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Essential Travel Information for Visitors


» Reaching Maldives
» Entry and Custom Regulations
» Climate
» Language
» Currency
» Dress
» Transport
» Telecommunications
» Accommodations
» Food
» Shopping
 
 
Reaching Maldives |Back to top|

Once a country missed by many cartographers, the Maldives today is well known as a tropical dream destination. Hence, many of the major airlines fly to the Maldives, some even daily. In addition, many companies offer regular charter flights. More than 1/2 million tourists visited the Maldives in 2003 and most of them arrived by air. If you wish to have a good deal, it is best to check with a travel agent or an airline.

First Choice Airline at Male' Airport  Maldives
First Choice Airline at Male' Airport - Photo by © Niyaz

The Maldives is an island nation and there is no prospect of arriving here by land. However, if you have your own boat, the waters of Maldives are welcome for you. You may experience the bewitching sight on the horizon that has attracted many a visitor for hundreds of years. Similarly, you may be tempted by the comfort and the degree of local hospitality that so many shipwrecked sailors found attractive, hundreds of years ago. We hope that your arrival shall be more smooth with GPS and high-tech navigation instruments with you and the Maldives being marked on your map.

 

Entry & Customs Regulations |Back to top|

Visa is not a requirement for tourists. A 30-day visa is provided upon arrival. If a visitor intends to extend his/her stay, proper documentation should be obtained from the concerned government authorities. A valid passport is needed for arrival. An airport tax of US$ 10 is needed on departure. This tax will increase to US$ 12.00 from 1 October 2004. A passenger can use most popular international currencies to pay this tax.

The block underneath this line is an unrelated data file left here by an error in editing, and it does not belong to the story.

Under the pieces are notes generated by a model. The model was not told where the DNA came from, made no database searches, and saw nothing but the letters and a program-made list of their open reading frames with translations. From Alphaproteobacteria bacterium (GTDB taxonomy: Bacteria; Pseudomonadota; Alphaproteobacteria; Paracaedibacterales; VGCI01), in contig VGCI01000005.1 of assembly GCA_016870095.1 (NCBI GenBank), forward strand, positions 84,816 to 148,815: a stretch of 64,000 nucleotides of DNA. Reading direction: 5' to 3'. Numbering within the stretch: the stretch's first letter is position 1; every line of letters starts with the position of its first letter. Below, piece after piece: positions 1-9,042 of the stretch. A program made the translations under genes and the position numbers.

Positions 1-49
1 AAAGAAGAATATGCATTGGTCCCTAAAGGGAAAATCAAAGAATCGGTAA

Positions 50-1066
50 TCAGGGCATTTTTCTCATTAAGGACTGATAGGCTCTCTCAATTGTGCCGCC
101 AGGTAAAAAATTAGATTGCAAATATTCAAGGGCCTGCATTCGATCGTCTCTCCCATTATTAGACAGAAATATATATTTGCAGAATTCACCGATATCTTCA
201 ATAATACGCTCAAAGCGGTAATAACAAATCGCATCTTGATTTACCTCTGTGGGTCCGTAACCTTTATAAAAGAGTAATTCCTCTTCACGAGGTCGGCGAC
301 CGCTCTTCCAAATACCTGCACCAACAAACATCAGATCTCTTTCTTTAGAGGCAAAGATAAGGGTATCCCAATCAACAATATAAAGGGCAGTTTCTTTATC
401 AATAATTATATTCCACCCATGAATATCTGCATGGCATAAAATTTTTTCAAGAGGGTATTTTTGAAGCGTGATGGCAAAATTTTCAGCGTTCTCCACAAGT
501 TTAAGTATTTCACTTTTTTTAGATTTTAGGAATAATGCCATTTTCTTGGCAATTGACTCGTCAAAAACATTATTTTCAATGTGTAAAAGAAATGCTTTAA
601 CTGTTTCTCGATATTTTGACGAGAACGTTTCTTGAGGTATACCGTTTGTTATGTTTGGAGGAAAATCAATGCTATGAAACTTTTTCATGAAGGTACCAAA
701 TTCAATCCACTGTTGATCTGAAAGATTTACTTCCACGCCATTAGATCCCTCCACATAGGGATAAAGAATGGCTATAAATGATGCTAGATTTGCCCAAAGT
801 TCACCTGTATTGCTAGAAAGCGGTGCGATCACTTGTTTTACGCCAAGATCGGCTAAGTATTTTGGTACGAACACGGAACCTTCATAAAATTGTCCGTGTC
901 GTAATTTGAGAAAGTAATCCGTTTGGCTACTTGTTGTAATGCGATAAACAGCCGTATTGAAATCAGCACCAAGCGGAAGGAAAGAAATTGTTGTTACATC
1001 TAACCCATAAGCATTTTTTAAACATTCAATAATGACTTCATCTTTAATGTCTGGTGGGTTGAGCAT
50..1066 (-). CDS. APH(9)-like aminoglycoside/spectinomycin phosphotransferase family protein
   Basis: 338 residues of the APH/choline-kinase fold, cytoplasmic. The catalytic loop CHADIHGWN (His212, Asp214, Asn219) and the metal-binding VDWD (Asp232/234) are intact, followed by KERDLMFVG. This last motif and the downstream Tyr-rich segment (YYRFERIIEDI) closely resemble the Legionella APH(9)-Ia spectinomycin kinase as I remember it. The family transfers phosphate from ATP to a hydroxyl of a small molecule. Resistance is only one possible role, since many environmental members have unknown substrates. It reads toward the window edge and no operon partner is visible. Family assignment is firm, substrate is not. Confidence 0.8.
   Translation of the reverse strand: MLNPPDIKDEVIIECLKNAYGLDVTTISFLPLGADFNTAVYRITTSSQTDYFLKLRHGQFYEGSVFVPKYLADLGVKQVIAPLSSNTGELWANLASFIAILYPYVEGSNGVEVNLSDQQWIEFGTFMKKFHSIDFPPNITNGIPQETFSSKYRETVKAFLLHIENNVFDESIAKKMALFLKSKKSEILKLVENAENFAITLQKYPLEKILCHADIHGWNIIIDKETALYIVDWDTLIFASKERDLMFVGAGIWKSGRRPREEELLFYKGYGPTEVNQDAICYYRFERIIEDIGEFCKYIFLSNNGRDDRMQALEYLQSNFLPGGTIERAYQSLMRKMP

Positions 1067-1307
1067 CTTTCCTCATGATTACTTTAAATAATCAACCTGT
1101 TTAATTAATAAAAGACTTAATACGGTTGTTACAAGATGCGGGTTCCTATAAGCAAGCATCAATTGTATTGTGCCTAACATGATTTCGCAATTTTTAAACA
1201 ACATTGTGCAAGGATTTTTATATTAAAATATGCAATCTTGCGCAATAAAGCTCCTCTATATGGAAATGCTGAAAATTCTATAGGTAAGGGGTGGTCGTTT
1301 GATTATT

Immigration for Tourist Arrivals at Male' Airport  Maldives
Immigration Desk at Male' Airport - Photo by © Niyaz

After immigration clearance, Customs will inspect your baggage. It is advisable for you to declare any audio-visual material with you. Maldivian law prohibits the import of alcoholic beverages, narcotics, pornographic materials, weapons, ammunition, explosives and idols of worship. It is also prohibited to export turtle shells, black coral and other protected species and products made out of such species.

If you have made reservations for your stay at a resort or a liveaboard, you may find the agents as you step out of the arrival terminal. If not, you might be able to locate them at the counters representing the travel agents. Independent travellers may also find assistance from the travel agents. There is also an information counter at the airport operated by Air Maldives Ltd.

 

Climate |Back to top|

The climate is influenced by the monsoon winds blowing across the Indian Ocean. The monsoon type brings two major climatic variations to the Maldives. The South-west monsoon extends from May to October and brings more rain accompanied by wind. The North-east monsoon extends from November to April and is drier and brings less wind. Being an equatorial country, the Maldives has abundant sunshine and an average temperature of 28 degrees Celsius. Convection air currents bring huge downpours occasionally. The relative humidity ranges from 73% to 85%.

Maldives has a tropical climate
Maldives has a tropical climate - Photo by © Muha

 

Language |Back to top|